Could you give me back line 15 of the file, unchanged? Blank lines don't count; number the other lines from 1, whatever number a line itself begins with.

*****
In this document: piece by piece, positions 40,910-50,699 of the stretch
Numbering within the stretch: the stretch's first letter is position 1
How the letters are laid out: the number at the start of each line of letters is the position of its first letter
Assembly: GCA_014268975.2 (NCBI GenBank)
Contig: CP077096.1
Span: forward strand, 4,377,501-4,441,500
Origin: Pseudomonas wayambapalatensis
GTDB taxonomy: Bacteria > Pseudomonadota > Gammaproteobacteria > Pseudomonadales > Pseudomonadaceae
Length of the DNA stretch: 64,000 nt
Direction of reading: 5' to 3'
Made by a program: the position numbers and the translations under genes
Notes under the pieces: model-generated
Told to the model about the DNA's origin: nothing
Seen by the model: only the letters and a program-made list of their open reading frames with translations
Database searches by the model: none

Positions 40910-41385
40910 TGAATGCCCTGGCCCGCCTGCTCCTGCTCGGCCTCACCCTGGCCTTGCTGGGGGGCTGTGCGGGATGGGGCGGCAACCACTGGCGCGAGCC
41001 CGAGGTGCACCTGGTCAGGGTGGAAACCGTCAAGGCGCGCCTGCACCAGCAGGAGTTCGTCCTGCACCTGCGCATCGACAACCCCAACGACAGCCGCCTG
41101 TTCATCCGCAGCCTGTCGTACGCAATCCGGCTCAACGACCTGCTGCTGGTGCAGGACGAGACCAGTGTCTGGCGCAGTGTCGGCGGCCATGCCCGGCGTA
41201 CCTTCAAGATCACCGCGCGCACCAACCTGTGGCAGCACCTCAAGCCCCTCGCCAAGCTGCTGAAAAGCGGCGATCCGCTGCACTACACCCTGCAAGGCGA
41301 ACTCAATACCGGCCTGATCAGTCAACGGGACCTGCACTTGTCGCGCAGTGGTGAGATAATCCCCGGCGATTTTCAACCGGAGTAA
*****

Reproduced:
Database searches by the model: none